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Rapid assessments

Last edited: July 03, 2013

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  • A variety of assessment methodologies and tools are available to better understand VAWG and to assist with the design of appropriate interventions. It is important to bear in mind that not all tools and approaches will be useful in all settings, nor relevant to specific goals of the assessment. For example, in the early stages of an emergency, multi-sectoral and rapid needs assessments are the most common ways to collect information safely and quickly (IRC, 2012).  After the immediate emergency has diminished, it is possible to undertake more comprehensive situational analyses.  
  • No matter what the phase, it is important that those conducting assessments determine the most efficient way to collect information for the designated research purpose; every effort should be made to avoid repeated research among beneficiary communities.  Similarly, every effort should be made to ensure that the research is action-oriented:  that is, it is not undertaken without a plan in place for how to use the outcomes of the research to improve the situation for women and girls who have experienced or are at risk of VAWG. 
  • Recently, the humanitarian community has agreed upon the “Good Enough” standard for needs assessments, literally determined by asking “what information is good enough to facilitate informed decision making needed at this point in the crisis?” This concept recognizes that a simple approach is often the best option in a fast-moving emergency situation. However, “good enough” should not be interpreted as rushed or sloppy; rather, it means realising that, in an emergency response, adopting an overly-complicated approach is simply not practical, and could actually do more harm than good (Source: Good Enough Guide).
  • A rapid assessment is an opportunity to collect information prior to designing an intervention; it can also be used to supplement or refine existing data. A rapid assessment is conducted over a relatively short period and aims to answer a few specific questions.  It can draw on any number of techniques including focus groups, participant observation, key informant interviews, in-depth interviews, or more participatory techniques such as mapping, pile sorts, community mapping, and seasonal calendars (Ellsberg and Heise, 2005).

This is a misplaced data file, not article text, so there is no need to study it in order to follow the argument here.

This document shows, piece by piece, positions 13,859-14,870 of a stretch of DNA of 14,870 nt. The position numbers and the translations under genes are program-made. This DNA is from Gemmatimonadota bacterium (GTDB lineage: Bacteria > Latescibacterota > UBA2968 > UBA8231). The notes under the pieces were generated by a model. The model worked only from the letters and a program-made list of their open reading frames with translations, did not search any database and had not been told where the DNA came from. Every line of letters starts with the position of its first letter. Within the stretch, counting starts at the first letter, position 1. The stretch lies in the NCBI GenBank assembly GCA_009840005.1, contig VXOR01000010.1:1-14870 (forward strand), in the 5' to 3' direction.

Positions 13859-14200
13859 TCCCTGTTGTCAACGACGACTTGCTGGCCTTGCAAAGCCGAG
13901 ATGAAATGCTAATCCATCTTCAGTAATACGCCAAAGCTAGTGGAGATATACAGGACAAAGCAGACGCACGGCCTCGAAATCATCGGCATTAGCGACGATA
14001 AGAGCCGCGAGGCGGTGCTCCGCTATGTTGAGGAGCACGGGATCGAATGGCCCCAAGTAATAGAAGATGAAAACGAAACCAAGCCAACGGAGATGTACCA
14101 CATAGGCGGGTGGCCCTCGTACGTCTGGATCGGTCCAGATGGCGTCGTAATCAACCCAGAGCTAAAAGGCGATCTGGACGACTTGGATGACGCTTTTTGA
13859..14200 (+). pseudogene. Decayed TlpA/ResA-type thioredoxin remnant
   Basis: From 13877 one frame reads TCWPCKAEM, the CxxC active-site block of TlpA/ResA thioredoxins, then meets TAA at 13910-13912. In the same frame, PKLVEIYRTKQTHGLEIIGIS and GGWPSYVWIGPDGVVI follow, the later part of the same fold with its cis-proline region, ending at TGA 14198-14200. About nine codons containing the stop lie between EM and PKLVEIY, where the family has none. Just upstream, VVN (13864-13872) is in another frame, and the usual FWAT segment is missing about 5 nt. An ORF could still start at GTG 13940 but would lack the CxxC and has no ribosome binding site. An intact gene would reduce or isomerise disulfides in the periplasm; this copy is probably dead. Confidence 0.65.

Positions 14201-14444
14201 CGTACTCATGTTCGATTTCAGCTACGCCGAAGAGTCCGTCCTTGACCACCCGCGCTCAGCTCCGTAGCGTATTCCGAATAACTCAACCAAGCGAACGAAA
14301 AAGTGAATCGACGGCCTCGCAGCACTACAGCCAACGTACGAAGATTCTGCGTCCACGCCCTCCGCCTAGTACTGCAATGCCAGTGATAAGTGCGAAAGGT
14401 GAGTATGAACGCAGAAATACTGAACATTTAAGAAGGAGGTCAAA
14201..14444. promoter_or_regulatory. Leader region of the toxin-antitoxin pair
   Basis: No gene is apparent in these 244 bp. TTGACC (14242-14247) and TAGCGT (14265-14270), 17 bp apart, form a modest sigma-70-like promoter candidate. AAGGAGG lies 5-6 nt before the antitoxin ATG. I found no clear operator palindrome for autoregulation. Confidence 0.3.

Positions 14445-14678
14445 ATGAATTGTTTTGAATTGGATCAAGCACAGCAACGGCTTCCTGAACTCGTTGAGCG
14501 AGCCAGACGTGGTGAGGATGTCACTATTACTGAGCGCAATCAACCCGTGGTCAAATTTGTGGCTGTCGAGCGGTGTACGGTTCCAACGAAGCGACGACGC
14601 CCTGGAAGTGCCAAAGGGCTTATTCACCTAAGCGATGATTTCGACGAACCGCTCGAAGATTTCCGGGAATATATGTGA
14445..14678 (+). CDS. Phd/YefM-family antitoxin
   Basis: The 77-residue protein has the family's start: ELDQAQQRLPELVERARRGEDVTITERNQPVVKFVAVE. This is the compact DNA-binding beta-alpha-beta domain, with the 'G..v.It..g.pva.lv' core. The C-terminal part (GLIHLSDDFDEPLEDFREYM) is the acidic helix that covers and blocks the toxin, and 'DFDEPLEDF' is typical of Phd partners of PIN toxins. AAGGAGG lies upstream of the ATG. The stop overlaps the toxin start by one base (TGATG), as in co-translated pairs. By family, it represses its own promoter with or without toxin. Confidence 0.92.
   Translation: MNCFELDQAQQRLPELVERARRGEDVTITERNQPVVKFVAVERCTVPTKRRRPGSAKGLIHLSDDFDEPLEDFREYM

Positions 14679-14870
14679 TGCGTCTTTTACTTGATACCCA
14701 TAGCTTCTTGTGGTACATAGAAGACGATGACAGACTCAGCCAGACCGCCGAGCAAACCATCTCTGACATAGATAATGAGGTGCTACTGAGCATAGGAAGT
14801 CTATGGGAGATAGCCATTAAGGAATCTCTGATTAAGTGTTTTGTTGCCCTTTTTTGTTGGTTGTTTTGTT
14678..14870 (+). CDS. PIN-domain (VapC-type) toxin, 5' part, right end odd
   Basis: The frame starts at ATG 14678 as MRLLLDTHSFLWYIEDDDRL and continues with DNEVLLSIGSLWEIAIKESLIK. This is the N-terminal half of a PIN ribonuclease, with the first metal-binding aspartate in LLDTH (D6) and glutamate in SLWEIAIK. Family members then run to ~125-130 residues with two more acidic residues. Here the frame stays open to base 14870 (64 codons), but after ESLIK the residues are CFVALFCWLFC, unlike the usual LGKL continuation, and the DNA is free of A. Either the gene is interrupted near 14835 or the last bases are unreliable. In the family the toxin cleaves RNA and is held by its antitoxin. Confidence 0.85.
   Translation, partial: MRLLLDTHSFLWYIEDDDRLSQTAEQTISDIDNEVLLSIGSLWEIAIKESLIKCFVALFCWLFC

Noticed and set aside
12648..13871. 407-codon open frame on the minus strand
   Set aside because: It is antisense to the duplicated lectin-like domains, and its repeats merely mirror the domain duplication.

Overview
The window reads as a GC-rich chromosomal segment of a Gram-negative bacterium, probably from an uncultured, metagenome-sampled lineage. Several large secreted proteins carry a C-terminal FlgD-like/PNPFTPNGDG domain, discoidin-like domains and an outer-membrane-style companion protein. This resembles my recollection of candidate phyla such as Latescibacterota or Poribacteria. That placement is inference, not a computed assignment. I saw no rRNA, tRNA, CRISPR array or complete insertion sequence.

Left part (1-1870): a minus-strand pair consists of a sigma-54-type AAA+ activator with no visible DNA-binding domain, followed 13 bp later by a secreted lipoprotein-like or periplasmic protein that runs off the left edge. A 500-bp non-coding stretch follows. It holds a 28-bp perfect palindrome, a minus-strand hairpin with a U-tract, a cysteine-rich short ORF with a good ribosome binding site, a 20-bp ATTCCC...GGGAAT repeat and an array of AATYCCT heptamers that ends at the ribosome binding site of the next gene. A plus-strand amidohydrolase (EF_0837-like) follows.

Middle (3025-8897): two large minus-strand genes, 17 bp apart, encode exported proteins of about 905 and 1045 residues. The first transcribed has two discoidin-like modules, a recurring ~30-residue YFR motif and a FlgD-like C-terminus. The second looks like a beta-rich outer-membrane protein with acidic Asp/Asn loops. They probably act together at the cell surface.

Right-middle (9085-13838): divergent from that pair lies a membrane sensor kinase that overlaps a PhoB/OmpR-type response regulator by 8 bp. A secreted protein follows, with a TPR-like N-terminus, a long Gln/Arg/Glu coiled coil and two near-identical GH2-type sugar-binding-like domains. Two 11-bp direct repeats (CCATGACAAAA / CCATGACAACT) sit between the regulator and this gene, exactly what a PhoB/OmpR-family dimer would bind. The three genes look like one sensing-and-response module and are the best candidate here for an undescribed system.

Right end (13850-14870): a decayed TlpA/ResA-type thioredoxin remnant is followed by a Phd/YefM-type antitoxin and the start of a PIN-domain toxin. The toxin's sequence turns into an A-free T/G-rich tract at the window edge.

• Often, in an emergency, rapid assessments:
    • Can provide information on the type(s), extent of sexual and other forms of violence experienced by the community and help identify policies, attitudes and practices of key actors (IASC GBV Guidelines, 2005).
    • Are realistic in terms of the required time and resources available to collect information.
    • Adhere to international ethical and safety standards for collecting information on sexual violence during an emergency (IRC, 2012).
  • The purpose of a rapid assessment is not to provide a full, detailed account of all aspects of VAWG but to identify urgent problems, gaps in services, barriers to accessing services, and unmet ‘needs’ of a population which, in the early stages of an emergency, might include health, psychosocial and safety needs of women and girls, available medical and psychosocial services, the quality of these services, and general information about security risks women and girls are facing  (IRC, 2012). This information can then be used by VAWG actors in the design of their interventions, and can also be used to inform other cluster/sectors actors about how to improve VAWG protections (also see Section VIII on Prevention Mainstreamed through Key Humanitarian Sectors/Clusters).  

Example:  In Kenya, the GBV Sub Cluster conducted a rapid assessment of the 2007 post-election violence to examine the nature and scope of sexual violence that occurred during flight, as well as within the internally displaced persons (IDP) camps and alternative settlements. The assessment evaluated the capacity of both community and camp-based programmes to prevent and adequately respond to cases of sexual violence in order to recommend strategies for strengthening gender and GBV programming in affected areas.  The results of the rapid assessment were used to advocate for camp-based and community-based programming changes. Specific issues included increased participation of women, improved lighting, segregation of latrines, and improved accessibility of health services (Ward, 2010).


See the assessment report.


Additional Resources:

The Global Protection Cluster’s Rapid Assessment Tool includes a comprehensive guidance note, checklists of questions and steps that need to be completed, and sample data collection tools, such as population survey questionnaires, key informant questionnaires, focus group discussion sample questions, and urgent action report templates.

The IRC has developed a GBV Rapid Assessment checklist, available here.

Another useful checklist is available on pages 33-35 of the Good Enough Guide.